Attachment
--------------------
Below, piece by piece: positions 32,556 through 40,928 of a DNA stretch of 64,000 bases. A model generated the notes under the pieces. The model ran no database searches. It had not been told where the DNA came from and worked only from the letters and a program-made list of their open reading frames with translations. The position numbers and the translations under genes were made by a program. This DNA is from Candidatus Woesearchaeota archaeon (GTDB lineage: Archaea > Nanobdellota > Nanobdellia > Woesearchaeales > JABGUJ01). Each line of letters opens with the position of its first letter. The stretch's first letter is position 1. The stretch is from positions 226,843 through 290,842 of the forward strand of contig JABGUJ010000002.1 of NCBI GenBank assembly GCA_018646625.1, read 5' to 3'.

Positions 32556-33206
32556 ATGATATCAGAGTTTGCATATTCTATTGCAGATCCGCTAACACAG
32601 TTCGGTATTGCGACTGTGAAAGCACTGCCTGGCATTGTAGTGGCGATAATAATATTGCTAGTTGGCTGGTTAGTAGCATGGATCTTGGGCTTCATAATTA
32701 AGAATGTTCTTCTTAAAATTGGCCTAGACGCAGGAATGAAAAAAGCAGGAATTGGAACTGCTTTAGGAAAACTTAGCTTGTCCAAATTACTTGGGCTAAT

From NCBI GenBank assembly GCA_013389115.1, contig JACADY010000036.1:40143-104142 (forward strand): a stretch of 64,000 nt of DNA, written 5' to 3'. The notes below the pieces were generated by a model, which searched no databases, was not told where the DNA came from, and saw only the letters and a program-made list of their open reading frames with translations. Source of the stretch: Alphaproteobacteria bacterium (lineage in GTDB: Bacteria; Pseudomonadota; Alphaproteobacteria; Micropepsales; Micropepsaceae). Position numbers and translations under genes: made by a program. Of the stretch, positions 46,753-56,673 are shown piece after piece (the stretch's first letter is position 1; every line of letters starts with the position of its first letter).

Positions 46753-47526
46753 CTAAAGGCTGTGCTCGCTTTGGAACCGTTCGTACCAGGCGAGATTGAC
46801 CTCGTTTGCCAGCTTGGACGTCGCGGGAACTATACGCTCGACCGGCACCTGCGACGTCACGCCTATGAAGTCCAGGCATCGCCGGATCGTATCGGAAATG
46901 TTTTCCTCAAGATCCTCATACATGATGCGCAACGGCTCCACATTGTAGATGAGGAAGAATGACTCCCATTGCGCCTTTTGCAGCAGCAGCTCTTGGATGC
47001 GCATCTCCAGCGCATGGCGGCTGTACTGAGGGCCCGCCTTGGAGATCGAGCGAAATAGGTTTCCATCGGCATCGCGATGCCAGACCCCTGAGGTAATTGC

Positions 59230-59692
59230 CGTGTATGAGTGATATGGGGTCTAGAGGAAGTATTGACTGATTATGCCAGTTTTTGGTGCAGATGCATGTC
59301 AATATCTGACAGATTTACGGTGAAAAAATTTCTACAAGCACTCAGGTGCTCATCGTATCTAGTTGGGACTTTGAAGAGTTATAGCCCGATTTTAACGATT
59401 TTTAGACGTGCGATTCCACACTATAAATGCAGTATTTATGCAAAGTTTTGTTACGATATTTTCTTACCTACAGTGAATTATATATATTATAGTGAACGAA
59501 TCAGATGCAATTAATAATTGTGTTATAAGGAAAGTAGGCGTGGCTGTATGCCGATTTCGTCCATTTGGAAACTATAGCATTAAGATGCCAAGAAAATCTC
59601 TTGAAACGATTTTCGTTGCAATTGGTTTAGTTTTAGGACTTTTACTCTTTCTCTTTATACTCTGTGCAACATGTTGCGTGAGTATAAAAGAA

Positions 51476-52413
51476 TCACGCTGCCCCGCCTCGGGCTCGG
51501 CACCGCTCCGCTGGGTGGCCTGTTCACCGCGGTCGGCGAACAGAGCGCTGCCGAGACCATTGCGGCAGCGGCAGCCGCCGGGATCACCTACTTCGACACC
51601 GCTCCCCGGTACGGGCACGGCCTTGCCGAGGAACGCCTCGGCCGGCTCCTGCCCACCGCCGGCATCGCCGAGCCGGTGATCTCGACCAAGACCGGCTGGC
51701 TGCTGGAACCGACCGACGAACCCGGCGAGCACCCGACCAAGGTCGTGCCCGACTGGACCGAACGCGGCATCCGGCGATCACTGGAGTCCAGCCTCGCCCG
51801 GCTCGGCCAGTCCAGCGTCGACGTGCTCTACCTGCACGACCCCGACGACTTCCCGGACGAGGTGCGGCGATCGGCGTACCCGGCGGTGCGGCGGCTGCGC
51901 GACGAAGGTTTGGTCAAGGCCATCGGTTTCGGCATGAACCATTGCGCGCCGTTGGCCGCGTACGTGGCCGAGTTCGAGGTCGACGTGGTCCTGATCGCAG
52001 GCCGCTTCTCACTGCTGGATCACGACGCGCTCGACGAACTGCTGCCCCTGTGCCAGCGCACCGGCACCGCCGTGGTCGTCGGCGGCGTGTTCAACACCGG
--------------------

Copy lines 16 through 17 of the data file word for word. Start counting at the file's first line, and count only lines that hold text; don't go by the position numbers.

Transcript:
59501 TCAGATGCAATTAATAATTGTGTTATAAGGAAAGTAGGCGTGGCTGTATGCCGATTTCGTCCATTTGGAAACTATAGCATTAAGATGCCAAGAAAATCTC
59601 TTGAAACGATTTTCGTTGCAATTGGTTTAGTTTTAGGACTTTTACTCTTTCTCTTTATACTCTGTGCAACATGTTGCGTGAGTATAAAAGAA